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I’d love some more 2013 Barolo, including a bottle or two of that vintage of this. Keeping fingers crossed that TWS release a New Year 2013 Barolo selection in 2022 or 2023. I’m pretty sure they offered a load of 2010s (should have bought more…) a couple of years ago so it’s not impossible.

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Ooh, hadn’t considered that. I still maintain it will be the insiders vintage in a few years time (but then I would, wouldn’t I). Fingers crossed. The only downside for our/TWS perspective is that it would clash with 2019 EP. Having said that, bring it on :sunglasses:

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Not for the first time, my thinking when offered X or Y is both.

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:heart_eyes: Nom! Pure velvet!

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My mum did a bit of cleaning, my sister went through paperwork and I made some roast veg with a spicy tomato sauce.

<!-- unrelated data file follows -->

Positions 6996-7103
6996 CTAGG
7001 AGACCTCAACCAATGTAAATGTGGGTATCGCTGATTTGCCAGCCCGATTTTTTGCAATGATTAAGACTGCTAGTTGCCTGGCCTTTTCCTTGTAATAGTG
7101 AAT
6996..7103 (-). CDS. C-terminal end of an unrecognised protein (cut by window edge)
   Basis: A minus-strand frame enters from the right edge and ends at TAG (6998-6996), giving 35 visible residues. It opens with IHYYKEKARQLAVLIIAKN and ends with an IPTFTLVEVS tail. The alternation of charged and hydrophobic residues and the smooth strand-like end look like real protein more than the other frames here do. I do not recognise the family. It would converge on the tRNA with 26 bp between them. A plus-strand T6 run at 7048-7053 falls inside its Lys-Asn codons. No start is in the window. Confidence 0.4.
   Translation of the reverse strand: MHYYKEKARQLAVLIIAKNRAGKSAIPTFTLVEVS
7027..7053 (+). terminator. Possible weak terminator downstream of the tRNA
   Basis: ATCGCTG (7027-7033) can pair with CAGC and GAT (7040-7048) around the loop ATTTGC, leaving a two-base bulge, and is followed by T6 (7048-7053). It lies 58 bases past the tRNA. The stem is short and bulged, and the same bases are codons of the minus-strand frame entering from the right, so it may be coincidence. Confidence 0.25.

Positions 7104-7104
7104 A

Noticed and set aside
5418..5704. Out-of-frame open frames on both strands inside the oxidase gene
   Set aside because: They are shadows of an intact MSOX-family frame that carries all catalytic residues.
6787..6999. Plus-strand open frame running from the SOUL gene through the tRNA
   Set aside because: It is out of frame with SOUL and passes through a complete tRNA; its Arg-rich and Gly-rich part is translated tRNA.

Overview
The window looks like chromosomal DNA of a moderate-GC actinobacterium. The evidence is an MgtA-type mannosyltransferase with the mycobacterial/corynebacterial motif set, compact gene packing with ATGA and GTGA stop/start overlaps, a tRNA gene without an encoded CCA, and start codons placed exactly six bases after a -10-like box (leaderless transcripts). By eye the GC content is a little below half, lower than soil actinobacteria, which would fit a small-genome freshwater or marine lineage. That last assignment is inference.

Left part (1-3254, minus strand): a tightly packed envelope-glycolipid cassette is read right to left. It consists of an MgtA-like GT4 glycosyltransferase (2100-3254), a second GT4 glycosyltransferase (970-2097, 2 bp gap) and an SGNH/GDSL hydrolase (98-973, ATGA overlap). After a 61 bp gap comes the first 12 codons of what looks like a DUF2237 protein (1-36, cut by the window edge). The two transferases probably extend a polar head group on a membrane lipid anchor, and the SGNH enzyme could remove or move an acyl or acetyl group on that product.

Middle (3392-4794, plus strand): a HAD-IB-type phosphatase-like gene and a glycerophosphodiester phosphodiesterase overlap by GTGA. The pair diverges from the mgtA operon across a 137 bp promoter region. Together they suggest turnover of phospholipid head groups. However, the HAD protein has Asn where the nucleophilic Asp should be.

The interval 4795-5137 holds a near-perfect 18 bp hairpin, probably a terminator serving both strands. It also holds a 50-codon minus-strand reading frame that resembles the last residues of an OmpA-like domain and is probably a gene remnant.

Quite a bit of maturation since my last bottle. Smooth and classy Etna.

Keeping busy and being supported. Despite my grief I feel cherished and blessed.

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From the Times yesterday…

‘One in ten Britons admit that they have poured cheap wine into an expensive bottle to impress guests.A third of millennials are guilty of using this trick, while a quarter of them secretly mix different wines.The research by Aldi, the budget supermarket also found that 10% of hosts have fallen out with guests after arguing about wine.’

clutches pearls

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On a similar thread - TOH used to run a guest house doing evening meals in SW France, and the drinks catering involved providing generic rouge, rosé or blanc bought en vrac by the 5-litre from the local cave. Most of it was sourced from the Languedoc.

However she also had a large decanter bought new for about €5 from the local discount store which was stored reverently in a cabinet in the dining room. On “special occasions” - usually to impress gullible guests from across the Pond - it would be reverently retrieved, brandished as an ancient family heirloom and, behind the scenes, some of the bulk plonk poured into it. This commanded a significant premium on the cost of the evening meal but was fully appreciated and admired by the gathered company…and the amount of twaddle commentary peddled by some of the “knowledgeable” guests was most entertaining.

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I opened one of these tonight, to tide me through the week - another David Nieuwoudt Ghost Corner Semillon 2015. One of my old favourites.